2nd curtain question

Discussion in 'Photography Beginners' Forum' started by Sodak, May 2, 2009.

  1. Sodak

    Sodak TPF Noob!

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    I'm going to Vegas next week :D

    I want to take pics of the people I'm with out on the Strip/Freemont street.

    I've never tried playing with the 2nd curtain yet, but it's my understanding that you can use the longer exposure to get more of the lights, along with the motion of the traffic and then the flash fires at the very end to freeze the subject. Am I right here?

    I'll be taking: XS, 18-55 IS, 50mm 1.8, and maybe the 75-300- though I don't know what for, along with my new Vivitar DF400MZ. I've been playing around a tad with it and it seems to work fine in ETTL.

    Any good suggestions for night shots in Vegas?
     
  2. Sw1tchFX

    Sw1tchFX TPF Noob!

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    The XS has rear curtain sync? I didn't think it did.
     
  3. Sodak

    Sodak TPF Noob!

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    Yep. It's in the menu. I made sure and double checked before I posed the question. :)
     
  4. Big Mike

    Big Mike I am Big, I am Mike Staff Member Supporting Member

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    That's the basic idea...but you may need a lot of guess & test to get the settings just right for the light you have and the look you are going for. Have fun with it.
     
  5. Dwig

    Dwig TPF Noob!

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    No, and maybe...

    No because, technically, 2nd curtain sync, in and of itself, does nothing to increase the amount of ambient light that contributes to the exposure. It changes when that ambient exposure occurs relative to the flash component. The reason for the option is to choose whether any of the ambient blur occurs before (behind a moving light) or after (ahead of a moving light) the flash exposure. 2nd curtain sync generally creates a more natural or normal look when the ambiently lit components move.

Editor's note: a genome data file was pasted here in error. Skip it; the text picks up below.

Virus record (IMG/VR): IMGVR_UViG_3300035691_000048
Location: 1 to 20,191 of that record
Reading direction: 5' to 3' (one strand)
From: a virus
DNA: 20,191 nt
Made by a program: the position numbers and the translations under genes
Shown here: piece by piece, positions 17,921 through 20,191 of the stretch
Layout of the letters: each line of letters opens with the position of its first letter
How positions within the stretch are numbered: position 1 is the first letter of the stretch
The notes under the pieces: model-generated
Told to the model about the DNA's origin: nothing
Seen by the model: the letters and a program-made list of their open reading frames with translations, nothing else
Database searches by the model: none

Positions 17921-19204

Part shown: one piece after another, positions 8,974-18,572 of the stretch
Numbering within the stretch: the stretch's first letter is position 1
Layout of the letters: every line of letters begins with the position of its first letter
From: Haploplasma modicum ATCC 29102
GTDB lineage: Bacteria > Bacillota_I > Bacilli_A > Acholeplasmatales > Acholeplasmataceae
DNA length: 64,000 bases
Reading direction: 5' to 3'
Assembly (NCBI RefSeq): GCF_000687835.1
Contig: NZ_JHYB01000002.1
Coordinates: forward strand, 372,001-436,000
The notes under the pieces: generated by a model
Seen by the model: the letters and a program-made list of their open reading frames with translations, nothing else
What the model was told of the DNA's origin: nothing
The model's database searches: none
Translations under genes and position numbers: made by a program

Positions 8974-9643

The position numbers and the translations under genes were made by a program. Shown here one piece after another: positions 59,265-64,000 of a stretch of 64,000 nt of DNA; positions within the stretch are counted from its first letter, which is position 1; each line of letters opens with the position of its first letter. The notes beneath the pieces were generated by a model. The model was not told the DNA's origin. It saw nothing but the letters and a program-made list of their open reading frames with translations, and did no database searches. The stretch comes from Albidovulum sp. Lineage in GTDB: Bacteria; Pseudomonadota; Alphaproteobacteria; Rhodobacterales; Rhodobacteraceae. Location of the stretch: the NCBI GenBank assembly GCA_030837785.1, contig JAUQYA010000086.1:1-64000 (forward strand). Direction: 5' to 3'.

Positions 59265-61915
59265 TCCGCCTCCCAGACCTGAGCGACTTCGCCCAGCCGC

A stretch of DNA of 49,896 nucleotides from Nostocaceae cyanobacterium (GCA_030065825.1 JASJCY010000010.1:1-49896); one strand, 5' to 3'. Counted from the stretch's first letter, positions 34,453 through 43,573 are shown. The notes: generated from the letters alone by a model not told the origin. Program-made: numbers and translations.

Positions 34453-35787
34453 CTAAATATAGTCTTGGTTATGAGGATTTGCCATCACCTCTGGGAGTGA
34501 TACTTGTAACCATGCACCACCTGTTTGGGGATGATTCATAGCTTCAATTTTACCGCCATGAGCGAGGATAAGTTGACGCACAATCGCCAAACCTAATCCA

Maybe because some camera manufacturers simplify their flash options, bundling 2nd Curtain Sync with a Slow Sync option and not providing a separate Slow Sync option in addition. A Slow Sync option (names vary) causes the camera to attempt a full fill flash balance even when the shutter speed necessary is too slow to hand hold. The common "standard" flash action in modern cameras is to attempt some degree of fill flash but to stop at some handholdable minimum shutter speed (~1/30th to 1/60th), relying solely on the flash in darker situations.

    If your camera doesn't have a separate Slow Sync option you need to use 2nd Curtain Sync to accomplish what you want. If it does, using Slow Sync or 2nd Curtain Sync will produce identical images provided noting in the image moves during the exposure. The only difference will be which way a moving object will blur relative to the flash portion of the image.
     

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